The modern conflict
Following independence in 1962, Ruanda-Urundi split into two countries: Rwanda and Burundi. In Rwanda, the Hutu majority lashed out at the minority Tutsis - killing thousands and forcing hundreds of thousands to flee to neighboring Uganda. In Burundi, the minority Tutsis maintained their control of the military and government through a campaign of violence against the Hutus. Although they lost multi-party elections in 1993, two assassinations and a military coup have allowed the Tutsis to remain in power.
When Yoweri Museveni, a rebel leader of Tutsi descent, seized power in Uganda in 1986, it was largely through the assistance of Rwandan Tutsis. With a power base in Uganda, the Rwandan Tutsis formed the Rwandan Patriotic Front and began attacks against the Hutu-led government. After years of fighting, the Rwandan government launched a genocidal campaign against Tutsis living in Rwanda. According to reports, over 800,000 people were slaughtered over a period of 100 days.
Eventually, the tide turned against the Hutus and the Rwanda Patriotic Front defeated the Rwandan Army, forcing hundreds of thousands to flee, mostly to Tanzania and Zaire.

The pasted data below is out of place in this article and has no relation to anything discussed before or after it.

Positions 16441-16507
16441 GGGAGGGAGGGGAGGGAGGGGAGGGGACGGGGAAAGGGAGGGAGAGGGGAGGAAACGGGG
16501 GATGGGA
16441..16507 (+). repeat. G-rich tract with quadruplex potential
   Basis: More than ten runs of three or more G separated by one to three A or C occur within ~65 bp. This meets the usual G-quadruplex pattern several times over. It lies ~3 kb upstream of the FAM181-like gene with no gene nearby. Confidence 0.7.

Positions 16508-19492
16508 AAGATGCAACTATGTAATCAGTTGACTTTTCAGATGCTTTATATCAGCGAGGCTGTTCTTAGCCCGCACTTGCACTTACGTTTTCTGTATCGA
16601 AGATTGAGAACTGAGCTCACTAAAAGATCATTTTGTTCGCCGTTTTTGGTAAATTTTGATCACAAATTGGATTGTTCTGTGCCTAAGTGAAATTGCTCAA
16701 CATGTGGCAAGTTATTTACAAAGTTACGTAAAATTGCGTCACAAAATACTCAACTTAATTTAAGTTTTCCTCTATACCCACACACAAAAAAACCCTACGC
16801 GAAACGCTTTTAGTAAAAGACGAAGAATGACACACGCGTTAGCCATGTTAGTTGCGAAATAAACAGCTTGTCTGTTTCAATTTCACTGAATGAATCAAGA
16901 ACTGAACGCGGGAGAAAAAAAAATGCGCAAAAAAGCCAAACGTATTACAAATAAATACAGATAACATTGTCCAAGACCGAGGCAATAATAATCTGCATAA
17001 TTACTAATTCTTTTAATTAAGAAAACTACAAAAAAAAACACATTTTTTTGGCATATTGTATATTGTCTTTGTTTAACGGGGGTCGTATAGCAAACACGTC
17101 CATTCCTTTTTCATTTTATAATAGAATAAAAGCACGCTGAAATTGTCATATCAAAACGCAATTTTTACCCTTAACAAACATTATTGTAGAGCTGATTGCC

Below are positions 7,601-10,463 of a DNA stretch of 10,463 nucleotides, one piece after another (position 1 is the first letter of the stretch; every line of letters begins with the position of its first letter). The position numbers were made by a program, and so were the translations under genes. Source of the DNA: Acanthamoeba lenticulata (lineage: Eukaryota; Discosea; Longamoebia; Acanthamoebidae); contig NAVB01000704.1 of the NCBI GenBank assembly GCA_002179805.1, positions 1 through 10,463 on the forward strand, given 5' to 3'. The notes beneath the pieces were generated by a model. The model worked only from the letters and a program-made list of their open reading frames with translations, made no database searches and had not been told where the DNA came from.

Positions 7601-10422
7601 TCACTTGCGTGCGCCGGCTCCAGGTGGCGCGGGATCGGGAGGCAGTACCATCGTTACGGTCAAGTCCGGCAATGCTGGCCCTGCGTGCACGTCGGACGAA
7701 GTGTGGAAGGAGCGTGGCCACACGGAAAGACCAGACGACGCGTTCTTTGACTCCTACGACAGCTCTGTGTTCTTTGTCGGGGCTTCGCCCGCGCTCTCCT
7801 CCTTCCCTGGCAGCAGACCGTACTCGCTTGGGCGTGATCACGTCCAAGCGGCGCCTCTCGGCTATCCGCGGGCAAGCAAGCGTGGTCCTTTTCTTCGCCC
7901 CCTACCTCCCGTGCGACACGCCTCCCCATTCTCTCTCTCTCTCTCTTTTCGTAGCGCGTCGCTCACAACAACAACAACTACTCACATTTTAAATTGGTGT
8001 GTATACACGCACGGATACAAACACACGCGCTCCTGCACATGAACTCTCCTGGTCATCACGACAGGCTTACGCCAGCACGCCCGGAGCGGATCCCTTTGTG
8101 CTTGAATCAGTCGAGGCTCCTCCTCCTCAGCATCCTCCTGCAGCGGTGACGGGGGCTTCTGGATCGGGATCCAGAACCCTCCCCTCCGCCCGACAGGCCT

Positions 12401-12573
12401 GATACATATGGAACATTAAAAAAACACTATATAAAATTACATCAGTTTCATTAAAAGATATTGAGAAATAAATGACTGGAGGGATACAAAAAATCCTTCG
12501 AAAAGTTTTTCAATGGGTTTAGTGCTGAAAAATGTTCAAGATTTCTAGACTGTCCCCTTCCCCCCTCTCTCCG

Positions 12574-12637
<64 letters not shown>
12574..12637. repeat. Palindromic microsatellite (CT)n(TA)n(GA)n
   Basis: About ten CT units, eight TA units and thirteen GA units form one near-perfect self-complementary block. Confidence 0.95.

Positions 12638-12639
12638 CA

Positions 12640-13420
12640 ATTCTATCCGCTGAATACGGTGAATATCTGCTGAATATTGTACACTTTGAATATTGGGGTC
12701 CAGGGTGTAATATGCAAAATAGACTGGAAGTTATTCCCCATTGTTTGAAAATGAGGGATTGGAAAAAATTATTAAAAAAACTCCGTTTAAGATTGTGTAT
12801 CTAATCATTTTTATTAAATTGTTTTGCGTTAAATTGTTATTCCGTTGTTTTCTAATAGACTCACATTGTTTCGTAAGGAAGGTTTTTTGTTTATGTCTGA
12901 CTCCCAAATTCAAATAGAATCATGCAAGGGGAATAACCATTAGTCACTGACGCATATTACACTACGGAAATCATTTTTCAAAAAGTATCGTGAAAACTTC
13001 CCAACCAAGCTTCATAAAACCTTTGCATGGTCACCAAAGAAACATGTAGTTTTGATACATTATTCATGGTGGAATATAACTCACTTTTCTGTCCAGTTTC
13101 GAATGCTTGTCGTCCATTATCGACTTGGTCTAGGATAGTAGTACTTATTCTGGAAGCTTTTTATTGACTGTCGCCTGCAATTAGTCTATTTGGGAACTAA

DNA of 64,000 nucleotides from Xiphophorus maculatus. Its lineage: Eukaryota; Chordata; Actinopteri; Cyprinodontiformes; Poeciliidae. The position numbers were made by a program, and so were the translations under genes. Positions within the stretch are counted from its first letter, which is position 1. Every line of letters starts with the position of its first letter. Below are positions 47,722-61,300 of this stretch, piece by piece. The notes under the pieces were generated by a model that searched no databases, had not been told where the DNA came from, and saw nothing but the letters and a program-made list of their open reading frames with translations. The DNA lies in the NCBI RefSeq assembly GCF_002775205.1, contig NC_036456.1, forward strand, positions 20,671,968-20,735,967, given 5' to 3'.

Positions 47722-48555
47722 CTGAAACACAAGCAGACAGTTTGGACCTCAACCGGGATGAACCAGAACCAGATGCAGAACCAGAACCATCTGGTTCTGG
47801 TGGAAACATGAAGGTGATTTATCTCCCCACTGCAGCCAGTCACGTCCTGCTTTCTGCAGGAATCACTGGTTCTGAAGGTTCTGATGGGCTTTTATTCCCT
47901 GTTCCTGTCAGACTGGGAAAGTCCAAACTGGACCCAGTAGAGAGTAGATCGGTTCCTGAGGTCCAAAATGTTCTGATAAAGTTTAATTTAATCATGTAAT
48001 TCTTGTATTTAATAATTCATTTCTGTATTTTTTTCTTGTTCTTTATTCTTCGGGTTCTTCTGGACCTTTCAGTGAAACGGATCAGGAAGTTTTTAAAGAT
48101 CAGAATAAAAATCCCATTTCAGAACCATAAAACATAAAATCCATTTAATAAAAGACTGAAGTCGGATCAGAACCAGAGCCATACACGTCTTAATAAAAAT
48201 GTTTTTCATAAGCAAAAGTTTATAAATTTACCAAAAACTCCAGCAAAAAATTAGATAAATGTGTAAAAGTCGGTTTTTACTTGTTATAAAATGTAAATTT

From refugee camps in Zaire, Hutus continued the fighting by launching cross-border raids on Tutsis and moderate Hutus living in Rwanda and Uganda. When Zaire's government, led by President Mobuto, was unable or unwilling to assert control over his eastern frontier, the Tutsi governments of Uganda, Rwanda and Burundi backed a rebellion that toppled the state. The rebel leader they supported, Laurent Kabila, renamed Zaire the Democratic Republic of the Congo. When the Hutu raids continued, the Tutsi-led states encouraged a second rebellion against Kabila.
With Tutsi rebels continuing to fight in the former Zaire and Hutus waging guerilla battles in Uganda, Rwanda and Burundi, the ethnic strife that sparked the slaughters in Rwanda continue to infect the region.
The main problem is a problem of power. In Rwanda, you had a majority in power. You have these divisions called Tutsi, Hutu, and in Rwanda, you had the Hutu in power, and the minority Tutsi excluded. In Burundi, it was the other way around. You had the minority Tutsis in power, and the majority excluded. And this is--this is the problem we have to deal with, that power, really virtually since independence has been in the hands of the minority, supported by the army. And that is really basically the problem we are dealing with.
The solution will be a reconciliation. We'll have--we will have to negotiate a system under which both the majority and the minority feel reasonably happy.